By Andrew Bloch, Cross Pennamped Woolsey & Glazier PC
Look around your office. At your desk. Even on your computer screen. How much identifiable information about your clients (or litigants if you’re a judicial officer) can you find in the next sixty seconds? Go ahead, I’ll time you. How many client names, phone numbers, account numbers, or other personally identifiable information did you collect? How many different clients were exposed during your sixty-second scavenger hunt? Why the self-reflection?
A recent article in NPR discussed a law professor challenging her students to identify a person solely based on what they reveal in public. The results were frightening. As family law lawyers, we collect and hold sensitive information on behalf of our clients. How well are we controlling who has access to it? During World War II, the United States put out a series of posters under the theme “Careless Talk.” The general point of the posters was that even small snippets of information could easily compromise national security.
Let’s return to our sixty-second scavenger hunt, but now imagine it’s done by a member of the cleaning crew, a curious client left unattended in your office, or even a family member. How much would client information be compromised if you left your cell phone or another electronic device on a bench in the City-County Building? How easily are we making it for others to compromise client confidentiality or client privacy? A few simple tips can make obtaining client information that much harder:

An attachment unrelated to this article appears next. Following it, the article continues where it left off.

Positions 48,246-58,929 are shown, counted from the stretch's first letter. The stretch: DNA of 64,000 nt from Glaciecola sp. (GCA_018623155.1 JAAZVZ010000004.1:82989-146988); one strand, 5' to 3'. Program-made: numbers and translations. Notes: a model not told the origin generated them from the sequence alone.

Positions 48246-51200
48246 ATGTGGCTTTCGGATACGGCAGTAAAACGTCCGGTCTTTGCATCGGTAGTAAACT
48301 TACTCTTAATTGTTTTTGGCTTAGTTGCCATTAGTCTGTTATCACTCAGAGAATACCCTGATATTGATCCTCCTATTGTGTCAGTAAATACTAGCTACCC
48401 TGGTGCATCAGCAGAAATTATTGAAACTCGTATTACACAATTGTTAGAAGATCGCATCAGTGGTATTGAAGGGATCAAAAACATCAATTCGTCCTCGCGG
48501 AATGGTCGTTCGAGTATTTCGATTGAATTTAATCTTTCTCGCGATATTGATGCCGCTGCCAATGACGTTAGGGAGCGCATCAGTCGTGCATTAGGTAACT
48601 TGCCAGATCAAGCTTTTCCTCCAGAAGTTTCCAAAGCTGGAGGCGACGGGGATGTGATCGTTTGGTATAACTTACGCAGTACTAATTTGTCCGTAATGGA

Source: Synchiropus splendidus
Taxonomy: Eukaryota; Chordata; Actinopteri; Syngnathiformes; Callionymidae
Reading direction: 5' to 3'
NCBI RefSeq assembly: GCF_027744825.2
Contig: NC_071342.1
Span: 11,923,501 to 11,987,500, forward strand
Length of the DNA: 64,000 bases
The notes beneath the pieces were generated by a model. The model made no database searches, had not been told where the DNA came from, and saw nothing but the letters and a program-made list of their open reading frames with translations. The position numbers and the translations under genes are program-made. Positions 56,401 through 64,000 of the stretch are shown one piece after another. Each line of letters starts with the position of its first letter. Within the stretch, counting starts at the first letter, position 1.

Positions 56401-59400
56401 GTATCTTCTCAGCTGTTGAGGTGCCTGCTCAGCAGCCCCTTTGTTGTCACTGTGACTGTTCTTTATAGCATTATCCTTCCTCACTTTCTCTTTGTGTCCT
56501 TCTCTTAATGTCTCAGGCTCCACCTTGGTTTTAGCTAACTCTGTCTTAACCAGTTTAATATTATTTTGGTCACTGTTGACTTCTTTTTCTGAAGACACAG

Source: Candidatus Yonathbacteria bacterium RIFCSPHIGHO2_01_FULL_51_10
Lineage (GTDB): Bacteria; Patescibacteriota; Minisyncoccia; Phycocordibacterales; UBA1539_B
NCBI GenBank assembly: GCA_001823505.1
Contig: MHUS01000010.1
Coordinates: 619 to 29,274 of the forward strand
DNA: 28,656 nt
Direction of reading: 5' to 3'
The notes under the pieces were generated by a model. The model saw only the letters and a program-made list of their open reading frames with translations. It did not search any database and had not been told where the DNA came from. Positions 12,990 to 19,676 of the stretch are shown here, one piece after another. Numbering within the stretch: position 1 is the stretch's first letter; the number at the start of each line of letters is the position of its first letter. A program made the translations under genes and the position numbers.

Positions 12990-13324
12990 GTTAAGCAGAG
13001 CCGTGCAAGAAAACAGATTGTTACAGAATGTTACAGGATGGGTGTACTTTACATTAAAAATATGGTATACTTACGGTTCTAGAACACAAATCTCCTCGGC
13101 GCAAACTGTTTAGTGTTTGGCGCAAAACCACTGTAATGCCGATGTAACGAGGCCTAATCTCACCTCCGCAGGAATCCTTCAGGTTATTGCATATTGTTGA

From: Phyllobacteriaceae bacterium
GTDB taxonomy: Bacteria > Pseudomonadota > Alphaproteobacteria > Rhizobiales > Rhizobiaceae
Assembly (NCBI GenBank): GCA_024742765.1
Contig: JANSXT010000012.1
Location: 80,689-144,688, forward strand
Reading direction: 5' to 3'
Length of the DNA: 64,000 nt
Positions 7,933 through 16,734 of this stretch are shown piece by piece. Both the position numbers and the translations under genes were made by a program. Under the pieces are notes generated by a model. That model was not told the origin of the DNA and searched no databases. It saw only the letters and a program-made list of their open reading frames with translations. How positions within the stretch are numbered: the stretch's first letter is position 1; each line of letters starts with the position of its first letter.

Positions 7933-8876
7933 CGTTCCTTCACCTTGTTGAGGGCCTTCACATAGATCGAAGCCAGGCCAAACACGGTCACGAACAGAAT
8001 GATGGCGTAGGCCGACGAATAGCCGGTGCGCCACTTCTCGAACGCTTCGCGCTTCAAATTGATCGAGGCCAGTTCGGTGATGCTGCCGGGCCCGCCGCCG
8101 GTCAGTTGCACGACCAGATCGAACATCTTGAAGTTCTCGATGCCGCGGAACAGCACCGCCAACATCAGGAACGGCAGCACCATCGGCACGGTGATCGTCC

- Password protect your electronic devices with strong passwords. (Don’t use “12345” or “password.”) Use unique passwords for each device.
- Be careful who you allow to use your electronic devices, you never know what they’ll use it for or download onto it.
- Try to keep clutter to a minimum on your desk or remove it entirely when a client or member of the public is in your office.
- Log out of your devices when you’re done for the day and lock your office door.
- Don’t talk about client cases in public no matter how little information you give to the other party. As you can see from the NPR article, it doesn’t take much information to identify someone using Google.
- Be careful what you post about cases, parties, other lawyers, judges and court staff on the internet (whether it’s Facebook, your own blog, or via email). Lawyers have actually been disciplined for divulging confidential information or making derogatory comments about other lawyers or the Court in violation of Professional Rules of Conduct. Listservs can be your friend for advice, but the other lawyer or judicial officer may also see your question.
- Reexamine office policies and work with staff to eliminate potential areas of risk.
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